My story – Christine Borg
You can take the girl out of the island but you cannot take the island out of the girl.
From a very young age I aspired to entertain – I was a creative, imaginative child with a love of music, dance and storytelling. I secretly wished to enrol in a performing arts school, but life did not present me with such opportunities at the time.
However, where there’s a will there’s a way: I eventually convinced my parents to sign me up for piano lessons at our local Maria Bambina music school. With persistence and determination, I eventually landed myself in the Masquerade School of Performing Arts, finishing with a diploma in Musical Theatre. With this in my hand, I wanted to take the next big step and leave this tiny island for the big city – London.
The road was paved with hard work and many extra lessons in dance, drama and singing, whilst also gaining as much experience as possible in local productions. I took this very seriously and began to look at the possibility of applying to several drama schools. Nothing was going to stop me.
Of course, with this came the experience of the nature of the game – the stakes were high so there were many disappointments and a lot of heartache. Hard work did, however, pay off and I had offers from three drama schools, my favourite being Mountview Academy of Theatre Arts. The next major hurdle was financial support and this is where the Malta Arts Scholarship Scheme came in. I auditioned before their panel and achieved second place in Malta. It was due to this scheme that I was able to pack up my stuff and move to ‘the Smoke’.
I spent the next couple of years exploring what I could do creatively in areas of acting that I had never dreamed I was capable of achieving. I was lucky to be part of a fantastic group and I made some lifelong friends with whom I shared the experience in class and also out of class, whenever we went to watch performances at the Globe, National and WestEnd to name but a few. At the end of the course I was privileged to have the opportunity to perform at the Ambassador’s Theatre, on an actual West-End stage.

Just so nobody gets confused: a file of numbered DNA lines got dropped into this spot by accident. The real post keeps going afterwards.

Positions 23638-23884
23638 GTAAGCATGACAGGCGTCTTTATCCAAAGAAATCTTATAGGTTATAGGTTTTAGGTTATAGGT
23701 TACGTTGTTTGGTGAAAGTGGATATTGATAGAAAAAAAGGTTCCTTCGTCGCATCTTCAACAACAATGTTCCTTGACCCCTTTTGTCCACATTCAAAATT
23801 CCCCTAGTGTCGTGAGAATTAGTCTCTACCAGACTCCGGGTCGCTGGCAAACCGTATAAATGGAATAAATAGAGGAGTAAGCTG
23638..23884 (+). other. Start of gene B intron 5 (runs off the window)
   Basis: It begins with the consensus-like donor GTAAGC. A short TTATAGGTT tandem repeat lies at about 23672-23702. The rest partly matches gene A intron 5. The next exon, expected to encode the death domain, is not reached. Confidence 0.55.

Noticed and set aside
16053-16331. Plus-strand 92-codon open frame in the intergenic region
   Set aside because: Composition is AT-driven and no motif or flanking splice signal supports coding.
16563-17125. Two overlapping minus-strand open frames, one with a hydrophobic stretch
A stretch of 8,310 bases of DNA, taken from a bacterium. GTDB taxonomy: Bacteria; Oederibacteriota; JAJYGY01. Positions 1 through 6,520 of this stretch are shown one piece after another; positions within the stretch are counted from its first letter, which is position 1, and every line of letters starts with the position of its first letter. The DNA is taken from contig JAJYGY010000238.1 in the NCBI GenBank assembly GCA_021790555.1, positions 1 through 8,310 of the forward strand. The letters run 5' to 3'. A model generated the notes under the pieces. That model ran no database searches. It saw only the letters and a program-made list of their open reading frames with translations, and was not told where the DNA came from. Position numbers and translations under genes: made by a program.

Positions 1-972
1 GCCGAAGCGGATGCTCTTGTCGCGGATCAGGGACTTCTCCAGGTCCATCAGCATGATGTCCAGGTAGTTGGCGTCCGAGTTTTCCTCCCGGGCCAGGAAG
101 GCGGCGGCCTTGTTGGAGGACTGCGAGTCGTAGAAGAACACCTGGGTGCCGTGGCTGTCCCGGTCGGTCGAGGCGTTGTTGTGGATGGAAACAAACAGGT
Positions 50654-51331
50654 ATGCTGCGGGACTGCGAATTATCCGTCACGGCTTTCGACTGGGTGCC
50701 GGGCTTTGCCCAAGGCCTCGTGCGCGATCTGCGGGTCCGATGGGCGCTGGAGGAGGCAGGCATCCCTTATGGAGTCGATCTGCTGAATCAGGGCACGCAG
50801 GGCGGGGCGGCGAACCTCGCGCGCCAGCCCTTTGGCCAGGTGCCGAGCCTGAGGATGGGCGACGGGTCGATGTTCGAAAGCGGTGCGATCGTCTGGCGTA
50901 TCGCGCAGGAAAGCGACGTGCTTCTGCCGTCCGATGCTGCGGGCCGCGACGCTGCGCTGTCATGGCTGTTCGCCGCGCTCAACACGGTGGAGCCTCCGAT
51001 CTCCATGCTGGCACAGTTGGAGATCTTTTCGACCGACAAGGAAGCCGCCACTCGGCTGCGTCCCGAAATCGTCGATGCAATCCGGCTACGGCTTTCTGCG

After some time, I decided to head back to where it all began, my little Mediterranean island. The theatre scene in Malta is not what it used to be. It is growing fast and exponentially. This felt like the natural thing to do – to give back to my country what it had given to me. I want to pass on my knowledge through teaching youngsters who are talented and willing to learn. I am also joining the fabulous talent we have on our island in our theatre scene on stage and in front of the camera.
I now have a Master’s degree in Acting and I would not change a thing from this whole experience as it has made me the person I am today. I took some tough decisions and made some bold choices and this has made me stronger as a person.
What I have achieved would have been impossible without the support of the Malta Arts Scheme and I would like to thank them personally for nourishing young and promising talent.